“Everyone talks about rock these days; the problem is they forget about the roll.” – Keith Richards –
Walk-on music blared through the speakers as J Roddy Walston and The Business sauntered onto the stage at Trees like seasoned rockstars. From the moment Walston announced, “We’re here to play a little rock and roll for you,” to them closing out their encore set with their big single Heavy Bells, they completely owned the audience.
If a child were to tape photos of Lynyrd Skynyrd to his mirror, learn to dance from James Brown, and watch a black and white video of Jerry Lee Lewis every night before bed, and then grew up one day to start a band, that band would be J Roddy Walston & The Business. The Business is an incredibly tight group. The rhythm section is laser focused and locked in, the lead guitar just totally burns at all the right moments, and the harmonies are spot on. It is important to take a moment and pause to recognize how solid the core of the band is because that core is what gives Walston the ability to cut loose. Walston is an absolute beast on stage. I dare a photographer to snap a picture of the man where he doesn’t look like a swamped-out, rock and roll version of Cousin IT. His vocals are impeccable and have a swagger to them you just don’t hear in rock anymore. Songs like Don’t Break The Needle, Full Growing Man, and Marigold could have just as easily been written in 1973 but at the same time they don’t sound retro or vintage at all.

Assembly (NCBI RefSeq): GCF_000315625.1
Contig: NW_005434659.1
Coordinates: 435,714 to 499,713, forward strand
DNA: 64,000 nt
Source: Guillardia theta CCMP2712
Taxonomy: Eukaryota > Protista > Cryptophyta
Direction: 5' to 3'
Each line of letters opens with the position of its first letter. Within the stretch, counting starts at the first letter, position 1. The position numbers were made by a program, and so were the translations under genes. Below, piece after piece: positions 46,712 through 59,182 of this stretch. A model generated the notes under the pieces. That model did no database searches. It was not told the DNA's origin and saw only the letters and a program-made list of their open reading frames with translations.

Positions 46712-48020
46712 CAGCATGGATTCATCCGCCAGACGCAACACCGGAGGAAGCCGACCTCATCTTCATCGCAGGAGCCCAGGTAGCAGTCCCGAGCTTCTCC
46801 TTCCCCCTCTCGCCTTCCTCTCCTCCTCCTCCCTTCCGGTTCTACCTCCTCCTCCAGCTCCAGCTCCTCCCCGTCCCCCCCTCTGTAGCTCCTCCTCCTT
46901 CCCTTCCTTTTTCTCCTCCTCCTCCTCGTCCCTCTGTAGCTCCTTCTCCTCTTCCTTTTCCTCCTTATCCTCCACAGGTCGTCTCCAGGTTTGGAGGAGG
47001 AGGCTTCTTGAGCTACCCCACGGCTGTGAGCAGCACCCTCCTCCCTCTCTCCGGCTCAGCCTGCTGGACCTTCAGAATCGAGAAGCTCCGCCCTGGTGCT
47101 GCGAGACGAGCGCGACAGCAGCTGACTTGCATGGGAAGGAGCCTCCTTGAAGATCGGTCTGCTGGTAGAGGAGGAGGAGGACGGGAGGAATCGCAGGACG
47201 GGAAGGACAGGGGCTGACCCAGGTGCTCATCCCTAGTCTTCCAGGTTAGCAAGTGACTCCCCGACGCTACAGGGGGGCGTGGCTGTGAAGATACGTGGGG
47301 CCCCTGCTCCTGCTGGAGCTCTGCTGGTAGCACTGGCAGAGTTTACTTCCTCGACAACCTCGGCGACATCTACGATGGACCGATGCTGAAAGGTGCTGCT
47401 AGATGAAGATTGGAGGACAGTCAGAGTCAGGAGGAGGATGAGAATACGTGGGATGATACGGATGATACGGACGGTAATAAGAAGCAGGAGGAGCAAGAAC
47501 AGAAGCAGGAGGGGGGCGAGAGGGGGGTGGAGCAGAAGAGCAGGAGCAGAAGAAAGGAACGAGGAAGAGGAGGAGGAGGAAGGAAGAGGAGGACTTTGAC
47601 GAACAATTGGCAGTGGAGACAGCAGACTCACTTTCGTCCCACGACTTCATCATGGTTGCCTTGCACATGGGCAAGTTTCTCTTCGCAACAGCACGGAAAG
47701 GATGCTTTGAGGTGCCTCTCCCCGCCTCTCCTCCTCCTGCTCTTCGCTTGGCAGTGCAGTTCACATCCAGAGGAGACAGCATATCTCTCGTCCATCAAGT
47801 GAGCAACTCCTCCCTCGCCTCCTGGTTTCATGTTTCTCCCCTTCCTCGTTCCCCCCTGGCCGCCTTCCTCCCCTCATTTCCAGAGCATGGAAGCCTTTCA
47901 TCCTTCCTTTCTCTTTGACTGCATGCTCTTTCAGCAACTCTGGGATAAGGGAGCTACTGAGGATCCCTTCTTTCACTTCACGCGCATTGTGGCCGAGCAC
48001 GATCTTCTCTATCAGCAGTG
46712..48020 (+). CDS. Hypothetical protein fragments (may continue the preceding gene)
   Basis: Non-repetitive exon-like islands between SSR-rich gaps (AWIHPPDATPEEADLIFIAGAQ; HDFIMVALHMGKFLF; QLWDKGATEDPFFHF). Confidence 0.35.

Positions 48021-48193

In previous reviews, I have complained about the lack of enthusiasm from Dallas audiences but I had a massive change of heart last night. The crowd rarely stopped jumping and dancing and when it looked like they might be slowing down, Walston asked everyone to dance with him and they started right back up. The Keith Richards quote above shows what a little focus on the roll will do to a crowd. Toss a dash of boogie back into the mix and people can’t help but move.
In this post-financial crisis America, people want a reason to dance and they want to be moved. There are precious few bands today that feel honest and have the ability to take a room of 20/30-somethings start jumping around like 1950’s teens hearing Bill Haley & The Comets for the first time. If you want to hear and see something that is simply real, go pick up a J Roddy Walston & The Business album and buy a ticket to the show next time they’re in town.